In 1887 Henry Robey died and at the end of 1891 Tommy and Sarah Ann went through a second marriage ceremony, this time at Basford Register Office.

The three Attenboroughs – Tommy, Sarah Ann and daughter Ada Annie — lived together until Sarah Ann died, aged 52, in April 1903 at 246 Nottingham Road.
Daughter Ada Annie married clerk Herbert Nicholson in 1905 and the household survived at the same address in Nottingham Road until Tommy’s death in 1907.

Tommy the Cricketer.

Tommy was an outstanding cricketer who batted right-handed and bowled with his left, with no run-up, just standing at the wicket. He delivered the ball with ‘a peculiar twist so puzzling to batsman that the effect was too often apparent in the shattered wicket’.
A nineteenth century Muttiah Muralitharan perhaps?

Tommy had played cricket as a lad, developing into a very good all-rounder who captained his Nottingham school, played for junior clubs and then joined Ilkeston Rutland Club in 1849, aged 16.
Edwin Trueman states that in 1851 he played for an Ilkeston and District Twenty-two against an all-England Eleven at the cricket ground in Market Street, and in that match had the distinction of bowling out George Parr first ball, the latter being regarded as the finest batsman in England at that time. (Trueman 3)
Tommy did play in that match but took no wickets at all, in either innings — not surprising as he didn‘t bowl a ball.
However the scorecard of the corresponding match for 1852 does show George Parr bowled by Tommy in the second innings, after having scored one run.

Tommy’s first-class career for Derbyshire lasted from 1871 to 1874, though he continued to play for the Rutland Cricket Club and topped their batting averages in 1886.  (220 runs scored in ten innings, two not outs, giving an average of 25). This earned him a silver teapot, a new cricket bat and half a crown, all presented at the annual Club dinner of that year.

At the 1893 annual meeting of the club Tommy spoke to confirm that he had been a member for 45 years although the first scorecard showing his name is dated 1852, in a match against Nottingham Commercial Club.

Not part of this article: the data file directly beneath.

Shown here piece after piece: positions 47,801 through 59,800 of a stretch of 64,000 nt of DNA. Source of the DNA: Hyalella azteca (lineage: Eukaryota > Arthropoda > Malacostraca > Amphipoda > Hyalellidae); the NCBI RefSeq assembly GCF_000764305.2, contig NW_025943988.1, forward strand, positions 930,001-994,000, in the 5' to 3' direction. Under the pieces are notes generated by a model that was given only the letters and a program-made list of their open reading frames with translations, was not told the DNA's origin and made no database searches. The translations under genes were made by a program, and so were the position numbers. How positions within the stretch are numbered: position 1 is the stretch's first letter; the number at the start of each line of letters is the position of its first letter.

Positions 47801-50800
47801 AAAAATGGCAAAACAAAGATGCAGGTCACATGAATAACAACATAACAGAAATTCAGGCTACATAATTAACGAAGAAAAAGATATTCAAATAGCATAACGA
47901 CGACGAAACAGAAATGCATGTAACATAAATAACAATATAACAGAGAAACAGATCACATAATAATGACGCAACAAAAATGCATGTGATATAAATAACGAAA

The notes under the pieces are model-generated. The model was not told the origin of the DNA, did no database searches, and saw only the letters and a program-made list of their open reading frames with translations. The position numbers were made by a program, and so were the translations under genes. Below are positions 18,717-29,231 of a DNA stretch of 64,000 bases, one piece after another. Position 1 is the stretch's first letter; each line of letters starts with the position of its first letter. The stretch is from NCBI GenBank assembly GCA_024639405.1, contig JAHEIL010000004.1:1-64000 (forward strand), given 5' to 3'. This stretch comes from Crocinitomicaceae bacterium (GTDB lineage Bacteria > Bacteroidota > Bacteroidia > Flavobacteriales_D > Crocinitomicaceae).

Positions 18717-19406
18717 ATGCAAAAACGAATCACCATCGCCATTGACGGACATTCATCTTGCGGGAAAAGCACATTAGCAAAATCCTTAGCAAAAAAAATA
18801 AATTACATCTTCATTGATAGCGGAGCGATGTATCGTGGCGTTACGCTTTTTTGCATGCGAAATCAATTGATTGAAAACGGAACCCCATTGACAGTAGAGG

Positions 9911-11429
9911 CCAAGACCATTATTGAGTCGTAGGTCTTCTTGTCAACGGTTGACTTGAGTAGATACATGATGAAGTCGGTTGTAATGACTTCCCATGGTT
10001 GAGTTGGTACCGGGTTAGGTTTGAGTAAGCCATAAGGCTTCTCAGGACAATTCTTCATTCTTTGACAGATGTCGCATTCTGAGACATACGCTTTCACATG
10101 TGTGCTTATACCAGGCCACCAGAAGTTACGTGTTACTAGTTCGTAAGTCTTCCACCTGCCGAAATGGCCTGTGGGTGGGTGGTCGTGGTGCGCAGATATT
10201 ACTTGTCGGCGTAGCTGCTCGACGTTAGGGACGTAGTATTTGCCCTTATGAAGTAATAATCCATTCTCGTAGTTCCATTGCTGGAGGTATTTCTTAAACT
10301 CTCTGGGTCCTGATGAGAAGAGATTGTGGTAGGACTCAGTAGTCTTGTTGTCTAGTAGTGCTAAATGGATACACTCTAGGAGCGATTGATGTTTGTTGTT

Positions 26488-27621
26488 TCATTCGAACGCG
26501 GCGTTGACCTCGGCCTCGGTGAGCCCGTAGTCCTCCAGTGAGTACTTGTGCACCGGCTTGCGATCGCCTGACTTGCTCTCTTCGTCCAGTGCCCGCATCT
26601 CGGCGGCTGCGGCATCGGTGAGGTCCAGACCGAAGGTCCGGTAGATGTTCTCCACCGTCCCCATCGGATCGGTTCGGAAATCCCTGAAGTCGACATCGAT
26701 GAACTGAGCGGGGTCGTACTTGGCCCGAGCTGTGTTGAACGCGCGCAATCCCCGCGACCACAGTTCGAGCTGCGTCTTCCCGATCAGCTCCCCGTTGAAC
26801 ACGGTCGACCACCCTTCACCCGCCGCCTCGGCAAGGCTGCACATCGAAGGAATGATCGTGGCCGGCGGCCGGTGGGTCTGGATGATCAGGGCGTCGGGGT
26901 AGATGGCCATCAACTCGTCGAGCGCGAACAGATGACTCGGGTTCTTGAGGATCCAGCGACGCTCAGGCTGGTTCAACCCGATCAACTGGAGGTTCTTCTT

In his speech he mentioned an away match against Southwell on September 8th and 9th 1856 when he ‘stood for four hours against Jackson’, the ‘demon bowler’ of Nottinghamshire County Cricket Club and an All-England bowler. The Southwell team had engaged professional cricketer John ‘Foghorn’ Jackson at a cost of £5 but after the first innings the Ilkeston side led by 23 runs. In the second innings Southwell scored 94 and then got to work on the visitors, such that Ilkeston were reduced to 15 for 5 wickets.
Having seen what Jackson could do, several of Rutland’s now ‘out’ players left for home to report their defeat. Tommy however was still at the wicket and at the end of his lengthy innings, he was caught at point for 17.
There was further stout batting by the remainder of the team and it was left to Tommy’s brother, William, to hit the winning runs!!

In 1857, in a match between an All-England Eleven and a Derbyshire Twenty-two, Tommy and his brother William offered an Ilkeston presence in the county team, alongside John Paxton and Isaac Gregory.
Such matches had begun about 1848 and were held each year.

Even at the age of 70 Tommy still enjoyed turning over his arm and taking up his bat, and seemed happy and content, living with his daughter Ada Annie and son-in-law Herbert Nicholson at 246 Nottingham Road. However in 1905 he broke a finger and probably never played cricket again.

Perhaps his domestic harmony made more shocking and sensational what happened on January 21st 1907.
While the rest of the household slept, Tommy came downstairs, went into the kitchen, took a carving knife and cut his throat, with fatal consequences. He was found in the morning, dead and cold lying by the back door, by his son-in-law Herbert.
The inquest, held the following evening at the Horse and Groom Inn, heard from daughter Ada Annie that her father appeared in his usual health although he had seemed depressed in the last few days, complaining of pains in his head. It concluded that Tommy would have died within moments and could only speculate upon the motives for his suicide.

Daughter Alice Attenborough

A few months after her father’s ‘suspect’ marriage in 1882, Tommy’s daughter from his first marriage, Alice, married forge worker Mark John McTigh.
Shortly after the birth of their daughter Alice Mary in March 1883 the McTigh family left for Derby and towards the end of the decade for Walsall, Staffordshire, close to where Mark John had been born. And it was there that he was to die, in 1888, before the birth of his only son, Mark Attenborough McTigh.
Widow Alice and her four children then returned to Ilkeston to live in Park Road.
She was still there – at number 23 – when she died in December 1921, aged 66.


The Attenborough family had a strong connection with the Horse and Groom Inn.